Up Is Up

-Hannah Mead, MCPP intern, 2008

(Or, in Michigan’s case, down is down.)

As I crawled through legislative records, I found this charming provision in the Michigan Consumer Protection Act of 1976:

(1) Unfair, unconscionable, or deceptive methods, acts, or practices in the conduct of trade or commerce are unlawful and are defined as follows:

(z) Charging the consumer a price that is grossly in excess of the price at which similar property or services are sold.

I, for one, am certainly glad to know that it’s not only economically impossible for me to sell a pencil for $1000 but illegal as well. While we’ve got the laws of supply and demand mandated in legislation, we may as well codify scientific laws. Why don’t they legislate that all goods displayed in stores are to rest on the top of the shelves instead of magically floating above them?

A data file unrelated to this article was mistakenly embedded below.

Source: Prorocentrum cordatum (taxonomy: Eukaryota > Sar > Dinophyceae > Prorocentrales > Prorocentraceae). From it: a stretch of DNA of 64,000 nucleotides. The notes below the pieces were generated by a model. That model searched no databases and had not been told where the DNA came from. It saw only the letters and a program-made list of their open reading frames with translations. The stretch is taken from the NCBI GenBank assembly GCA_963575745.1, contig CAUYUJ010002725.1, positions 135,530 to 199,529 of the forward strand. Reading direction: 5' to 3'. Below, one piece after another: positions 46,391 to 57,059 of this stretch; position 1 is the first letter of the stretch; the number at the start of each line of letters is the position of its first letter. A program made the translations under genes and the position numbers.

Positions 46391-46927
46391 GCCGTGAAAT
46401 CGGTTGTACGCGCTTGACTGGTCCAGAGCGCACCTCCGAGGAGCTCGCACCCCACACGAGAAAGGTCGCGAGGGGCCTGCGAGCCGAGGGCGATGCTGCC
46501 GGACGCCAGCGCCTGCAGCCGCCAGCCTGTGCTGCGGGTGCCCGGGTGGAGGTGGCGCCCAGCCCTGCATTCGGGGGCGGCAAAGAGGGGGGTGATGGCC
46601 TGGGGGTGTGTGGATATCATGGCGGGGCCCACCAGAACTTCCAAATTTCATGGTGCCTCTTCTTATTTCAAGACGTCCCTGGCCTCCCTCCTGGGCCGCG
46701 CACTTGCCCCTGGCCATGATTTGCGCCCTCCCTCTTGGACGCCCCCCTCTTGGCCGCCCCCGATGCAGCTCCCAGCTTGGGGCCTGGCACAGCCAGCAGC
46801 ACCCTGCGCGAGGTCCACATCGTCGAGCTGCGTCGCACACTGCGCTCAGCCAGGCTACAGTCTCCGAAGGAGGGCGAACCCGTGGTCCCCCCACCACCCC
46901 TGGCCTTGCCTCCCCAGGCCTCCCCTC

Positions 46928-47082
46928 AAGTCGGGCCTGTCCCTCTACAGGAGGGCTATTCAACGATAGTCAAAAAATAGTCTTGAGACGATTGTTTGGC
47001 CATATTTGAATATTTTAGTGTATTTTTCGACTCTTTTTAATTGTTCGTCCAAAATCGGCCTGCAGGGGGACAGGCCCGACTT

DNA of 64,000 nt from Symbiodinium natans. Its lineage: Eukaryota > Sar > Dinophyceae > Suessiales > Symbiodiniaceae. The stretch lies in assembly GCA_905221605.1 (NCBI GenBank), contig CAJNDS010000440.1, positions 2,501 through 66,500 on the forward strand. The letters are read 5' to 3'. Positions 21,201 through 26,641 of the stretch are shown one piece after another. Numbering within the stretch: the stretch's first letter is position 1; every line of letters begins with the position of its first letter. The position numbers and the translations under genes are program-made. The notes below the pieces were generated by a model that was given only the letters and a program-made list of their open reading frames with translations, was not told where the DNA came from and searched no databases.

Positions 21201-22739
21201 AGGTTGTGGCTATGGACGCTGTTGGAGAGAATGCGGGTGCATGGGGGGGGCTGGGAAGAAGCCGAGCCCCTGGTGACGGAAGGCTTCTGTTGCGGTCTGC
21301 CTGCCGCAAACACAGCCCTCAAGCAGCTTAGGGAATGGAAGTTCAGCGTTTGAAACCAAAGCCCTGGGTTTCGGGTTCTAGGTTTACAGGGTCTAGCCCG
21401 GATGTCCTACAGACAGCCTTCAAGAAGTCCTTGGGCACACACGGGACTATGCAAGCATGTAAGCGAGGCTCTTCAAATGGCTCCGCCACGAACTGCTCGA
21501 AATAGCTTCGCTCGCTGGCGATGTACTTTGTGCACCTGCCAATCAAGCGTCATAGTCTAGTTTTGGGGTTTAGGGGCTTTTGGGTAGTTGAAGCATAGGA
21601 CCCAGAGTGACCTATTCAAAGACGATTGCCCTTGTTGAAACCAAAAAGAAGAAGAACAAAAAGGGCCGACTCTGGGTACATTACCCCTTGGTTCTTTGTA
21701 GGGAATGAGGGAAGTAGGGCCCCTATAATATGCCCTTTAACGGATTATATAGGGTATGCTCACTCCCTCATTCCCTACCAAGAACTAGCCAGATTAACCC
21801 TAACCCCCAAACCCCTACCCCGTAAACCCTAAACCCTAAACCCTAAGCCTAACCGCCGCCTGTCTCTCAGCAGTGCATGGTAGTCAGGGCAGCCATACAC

2 thoughts on “Up Is Up

  1. For some reason, I thought there’s a MI statute that puts it the other way, too– if your competitors are selling $1000 pencils, you can’t undercut them by offering identical 50-cent pencils. In particular I thought there was one with gas prices, but the only evidence I found yesterday was a passing reference in this Walter Williams column. If I had found more, I would have commented with it on your last post, but it’s got relevance here, too. You haven’t by any chance come across any such statute in your law-mining?

  2. Yeah, I definitely looked, but I couldn’t find anti-encroachment laws in Michigan. It’s quite plausible that I just don’t know enough legalese to hit the right word or phrase for Michigan. There was a bill proposed in 2004 to ban below-cost pricing, but it didn’t come to a vote.

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